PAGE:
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Spiders! I'm rather fond of spiders, myself; while I definitely do not endorse them crawling all over me, I generally try not to kill them when I see one around the house. Sure, a house with no invertebrate guests would be ideal, but given the choice between a few spiders and a bunch of whatever-those-spiders-are-eating, I'll take the spiders every day. Based on the title of today's review, though, I'm guessing we're not in for a tale of eight-legged appreciation. Head down below the break for my thoughts on Dennis the Menace's Arachnophobia.
Impressions before reading: I'm not very optimistic going in; any story where the description includes the phrase "Just a little fun story to keep my skills sharp" is... well, it's certainly setting my expectations. To be clear, I don't have a problem with people writing "fun little stories," but when the author is already dismissing the quality of his story ("just" anything can hardly be read as anything other than a dismissal) before I've even seen the first sentence, I can hardly hold out hope for greatness. I'd love to be wrong, but that's why we call these "impressions" and not "inarguable facts," right?
Zero-ish spoiler summary: Luna gets a pet tarantula. Celestia is not a fan.
Thoughts after reading: Honestly, there's not a lot to say about this; Arachnophobia is a collection of character assassination jokes, meme humor, and stock comedy wrapped around the premise I put in the summary, and divvied up over the course of several chapters into something that's closer to a series of chronologically ordered scenes wrapped around a single concept than to a story with a complete arc. I'm going to spend a couple of paragraphs diving into that a little deeper, but honestly, that one sentence is probably sufficient to tell you all you need to know when deciding whether or not this is a fic you want to read.
That said, the tone does change noticeably as the story progresses, with each of the six short (≈ 1000 words each) chapters showing significant variations. Chapter one, for example is basically just a thousand words of "Celestia thinks comically over-dramatic thoughts about spiders," while chapter six is probably best described as a collection of non-sequiturs, mixing comic staples with fandom callouts while abandoning all but the barest pretenses of plot. What is a constant is the writing quality: sentence structure is simple and direct throughout, with an emphasis on clarity which makes even rapid-fire, tag-light back-and-forth dialogue easy to follow. This isn't a story with gorgeous, evocative prose, but the writing is a good fit for the story itself, and is excellently constructed within that context.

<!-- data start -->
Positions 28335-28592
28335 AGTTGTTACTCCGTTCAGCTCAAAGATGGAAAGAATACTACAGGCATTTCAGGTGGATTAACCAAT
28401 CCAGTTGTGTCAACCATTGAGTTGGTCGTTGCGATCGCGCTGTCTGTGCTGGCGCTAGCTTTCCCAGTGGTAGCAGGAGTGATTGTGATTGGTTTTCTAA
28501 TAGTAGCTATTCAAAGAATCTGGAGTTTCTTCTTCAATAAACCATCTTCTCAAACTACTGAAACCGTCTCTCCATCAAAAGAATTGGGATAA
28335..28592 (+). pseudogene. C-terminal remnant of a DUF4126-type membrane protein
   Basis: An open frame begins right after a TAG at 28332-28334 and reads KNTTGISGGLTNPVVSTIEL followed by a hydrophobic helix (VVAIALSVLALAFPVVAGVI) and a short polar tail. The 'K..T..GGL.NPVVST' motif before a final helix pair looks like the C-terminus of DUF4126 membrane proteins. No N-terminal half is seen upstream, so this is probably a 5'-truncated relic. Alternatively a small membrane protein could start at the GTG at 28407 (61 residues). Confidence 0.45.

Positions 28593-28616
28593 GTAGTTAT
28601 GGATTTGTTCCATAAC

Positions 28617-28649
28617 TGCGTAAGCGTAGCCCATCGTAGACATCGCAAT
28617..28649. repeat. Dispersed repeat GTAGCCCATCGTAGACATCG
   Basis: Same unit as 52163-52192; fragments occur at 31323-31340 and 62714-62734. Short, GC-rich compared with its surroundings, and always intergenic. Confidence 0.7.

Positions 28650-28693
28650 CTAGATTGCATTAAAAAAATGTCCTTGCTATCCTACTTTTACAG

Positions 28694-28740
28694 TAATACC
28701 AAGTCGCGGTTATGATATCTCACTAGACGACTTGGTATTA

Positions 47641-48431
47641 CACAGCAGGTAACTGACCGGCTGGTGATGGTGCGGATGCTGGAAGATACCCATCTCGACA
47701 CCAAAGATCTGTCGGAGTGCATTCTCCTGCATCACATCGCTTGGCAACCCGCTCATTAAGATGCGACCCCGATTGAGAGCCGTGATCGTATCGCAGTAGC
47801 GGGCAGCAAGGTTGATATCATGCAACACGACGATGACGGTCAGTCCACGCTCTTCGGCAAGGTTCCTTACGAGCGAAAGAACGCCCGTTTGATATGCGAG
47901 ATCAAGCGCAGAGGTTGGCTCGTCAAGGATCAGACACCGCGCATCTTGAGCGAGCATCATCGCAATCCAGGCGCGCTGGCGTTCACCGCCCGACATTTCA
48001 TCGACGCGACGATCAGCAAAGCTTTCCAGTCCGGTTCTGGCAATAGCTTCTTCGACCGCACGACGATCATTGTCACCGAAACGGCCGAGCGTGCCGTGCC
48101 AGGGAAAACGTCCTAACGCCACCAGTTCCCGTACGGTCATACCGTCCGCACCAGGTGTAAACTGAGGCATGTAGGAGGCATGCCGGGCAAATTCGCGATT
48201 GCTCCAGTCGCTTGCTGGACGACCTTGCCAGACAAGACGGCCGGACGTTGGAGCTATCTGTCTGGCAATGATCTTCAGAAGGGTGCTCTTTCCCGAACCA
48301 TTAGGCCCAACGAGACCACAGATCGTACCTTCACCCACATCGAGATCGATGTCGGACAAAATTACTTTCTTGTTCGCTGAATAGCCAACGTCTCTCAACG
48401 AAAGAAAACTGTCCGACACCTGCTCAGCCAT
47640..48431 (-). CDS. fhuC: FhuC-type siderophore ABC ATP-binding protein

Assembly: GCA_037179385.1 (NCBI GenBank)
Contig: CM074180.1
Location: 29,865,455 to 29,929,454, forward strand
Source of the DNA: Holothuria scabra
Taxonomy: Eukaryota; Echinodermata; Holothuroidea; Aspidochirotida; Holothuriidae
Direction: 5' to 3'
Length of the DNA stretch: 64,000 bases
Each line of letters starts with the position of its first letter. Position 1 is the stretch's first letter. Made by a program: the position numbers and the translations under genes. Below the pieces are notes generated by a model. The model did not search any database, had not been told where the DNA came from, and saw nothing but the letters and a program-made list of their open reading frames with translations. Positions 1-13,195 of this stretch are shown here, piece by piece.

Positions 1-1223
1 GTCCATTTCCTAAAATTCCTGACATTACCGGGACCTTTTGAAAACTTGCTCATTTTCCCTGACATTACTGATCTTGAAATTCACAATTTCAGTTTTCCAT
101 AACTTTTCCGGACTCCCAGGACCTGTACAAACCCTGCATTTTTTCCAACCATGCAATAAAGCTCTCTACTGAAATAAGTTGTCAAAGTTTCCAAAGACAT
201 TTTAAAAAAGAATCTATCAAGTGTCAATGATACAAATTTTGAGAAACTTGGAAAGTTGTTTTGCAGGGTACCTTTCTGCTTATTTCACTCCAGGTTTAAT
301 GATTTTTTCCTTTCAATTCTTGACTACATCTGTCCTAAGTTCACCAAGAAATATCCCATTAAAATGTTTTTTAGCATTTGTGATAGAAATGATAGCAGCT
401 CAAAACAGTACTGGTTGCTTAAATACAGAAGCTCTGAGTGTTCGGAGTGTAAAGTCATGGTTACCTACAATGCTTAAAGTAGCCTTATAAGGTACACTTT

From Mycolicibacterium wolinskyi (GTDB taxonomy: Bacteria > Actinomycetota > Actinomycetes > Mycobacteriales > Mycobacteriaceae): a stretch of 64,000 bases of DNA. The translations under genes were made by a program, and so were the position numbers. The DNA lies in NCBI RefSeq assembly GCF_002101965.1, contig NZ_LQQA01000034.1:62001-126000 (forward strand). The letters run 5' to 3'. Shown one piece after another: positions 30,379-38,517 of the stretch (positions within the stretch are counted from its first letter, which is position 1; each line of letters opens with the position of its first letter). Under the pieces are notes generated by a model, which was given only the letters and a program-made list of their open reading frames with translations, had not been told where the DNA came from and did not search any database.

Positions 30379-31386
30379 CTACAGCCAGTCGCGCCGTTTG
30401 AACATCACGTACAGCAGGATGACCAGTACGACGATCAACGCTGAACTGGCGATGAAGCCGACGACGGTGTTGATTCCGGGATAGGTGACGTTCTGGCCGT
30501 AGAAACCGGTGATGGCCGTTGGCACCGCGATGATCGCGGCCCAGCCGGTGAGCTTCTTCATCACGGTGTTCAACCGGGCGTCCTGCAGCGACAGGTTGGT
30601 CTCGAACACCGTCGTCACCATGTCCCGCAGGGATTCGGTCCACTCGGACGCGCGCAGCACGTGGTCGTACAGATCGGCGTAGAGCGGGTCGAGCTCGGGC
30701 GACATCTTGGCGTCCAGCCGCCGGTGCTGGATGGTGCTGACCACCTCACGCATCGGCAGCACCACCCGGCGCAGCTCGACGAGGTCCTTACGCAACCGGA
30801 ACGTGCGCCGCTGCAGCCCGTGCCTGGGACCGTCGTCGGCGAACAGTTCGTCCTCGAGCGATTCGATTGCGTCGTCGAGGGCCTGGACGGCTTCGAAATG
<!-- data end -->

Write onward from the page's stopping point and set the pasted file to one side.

But with that said... the thing the prose is perfectly correct for is very lowest-common-denominator. There is an undeniable shock value to having Luna talking about Celestia's "ass," or for that matter to jokes about Celestia's posterior in general. There's a certain amount of playing-against-expectations in casting Celestia as the sort of incompetent ninny who hurls herself through windows when startled. And references to abacuses and bananas are certain to evoke a "I recognize that thing" reaction in the story's target audience, and there are unquestionably plenty of people who enjoy that reaction. But that's different from saying that this is a good story. In the end, there's nothing here to recommend to people who aren't looking for the easiest of easy jokes, and nothing here I could point to and say "this makes the story more than the 'just a...' which the author's description warned me it would be."
★☆☆☆☆ (what does this mean?)
One of the big things I look for in stories that I rate highly is the ability to appeal to people outside of their target audience. That doesn't mean that everyone should like said story, but that even people who aren't fans of the genre should be able--whether they actually do or not, they should be able--to come away from reading it feeling like the story has something to offer them. I simply can't imagine anyone enjoying this story unless they were specifically looking for some character-destroying random comedy, and there's nothing to the story beyond that surface-level offering. That's not the worst thing a story can be... but it's also explicitly not the sort of thing that I would ever consider a "Fandom Classic."
Recommendation: I should think the audience for this would be pretty self-explanatory, but if not, go look at the examples of what this story has to offer that I provided in the last paragraph of the review. If those sorts of things sound like something you'd like to read about, then by all means, enjoy this fic, and don't feel the least bit guilty about doing so. But if the very idea of those things doesn't get you grinning, this is almost certainly something you won't regret passing over.
Next time: Twice as Bright, by Cloudy Skies